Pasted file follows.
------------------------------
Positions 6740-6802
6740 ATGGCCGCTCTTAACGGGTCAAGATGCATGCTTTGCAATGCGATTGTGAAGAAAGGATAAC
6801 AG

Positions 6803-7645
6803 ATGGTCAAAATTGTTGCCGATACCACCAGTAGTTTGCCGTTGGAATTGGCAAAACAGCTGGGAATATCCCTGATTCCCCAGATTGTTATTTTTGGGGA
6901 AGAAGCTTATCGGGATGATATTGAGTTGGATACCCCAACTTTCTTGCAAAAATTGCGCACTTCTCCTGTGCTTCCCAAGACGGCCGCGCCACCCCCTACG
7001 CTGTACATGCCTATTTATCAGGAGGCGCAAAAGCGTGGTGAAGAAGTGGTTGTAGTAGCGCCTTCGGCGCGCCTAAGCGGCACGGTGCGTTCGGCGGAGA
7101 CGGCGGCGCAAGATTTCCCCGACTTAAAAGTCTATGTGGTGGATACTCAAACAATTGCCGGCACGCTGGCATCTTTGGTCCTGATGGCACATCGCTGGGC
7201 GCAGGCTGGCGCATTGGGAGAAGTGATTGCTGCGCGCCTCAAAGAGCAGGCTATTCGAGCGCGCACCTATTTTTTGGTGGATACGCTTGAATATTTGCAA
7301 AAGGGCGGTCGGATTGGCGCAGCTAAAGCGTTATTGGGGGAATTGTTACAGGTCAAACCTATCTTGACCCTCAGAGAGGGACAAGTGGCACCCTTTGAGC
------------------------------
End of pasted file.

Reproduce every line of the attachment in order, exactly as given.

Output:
Positions 6740-6802
6740 ATGGCCGCTCTTAACGGGTCAAGATGCATGCTTTGCAATGCGATTGTGAAGAAAGGATAAC
6801 AG

Positions 6803-7645
6803 ATGGTCAAAATTGTTGCCGATACCACCAGTAGTTTGCCGTTGGAATTGGCAAAACAGCTGGGAATATCCCTGATTCCCCAGATTGTTATTTTTGGGGA
6901 AGAAGCTTATCGGGATGATATTGAGTTGGATACCCCAACTTTCTTGCAAAAATTGCGCACTTCTCCTGTGCTTCCCAAGACGGCCGCGCCACCCCCTACG
7001 CTGTACATGCCTATTTATCAGGAGGCGCAAAAGCGTGGTGAAGAAGTGGTTGTAGTAGCGCCTTCGGCGCGCCTAAGCGGCACGGTGCGTTCGGCGGAGA
7101 CGGCGGCGCAAGATTTCCCCGACTTAAAAGTCTATGTGGTGGATACTCAAACAATTGCCGGCACGCTGGCATCTTTGGTCCTGATGGCACATCGCTGGGC
7201 GCAGGCTGGCGCATTGGGAGAAGTGATTGCTGCGCGCCTCAAAGAGCAGGCTATTCGAGCGCGCACCTATTTTTTGGTGGATACGCTTGAATATTTGCAA
7301 AAGGGCGGTCGGATTGGCGCAGCTAAAGCGTTATTGGGGGAATTGTTACAGGTCAAACCTATCTTGACCCTCAGAGAGGGACAAGTGGCACCCTTTGAGC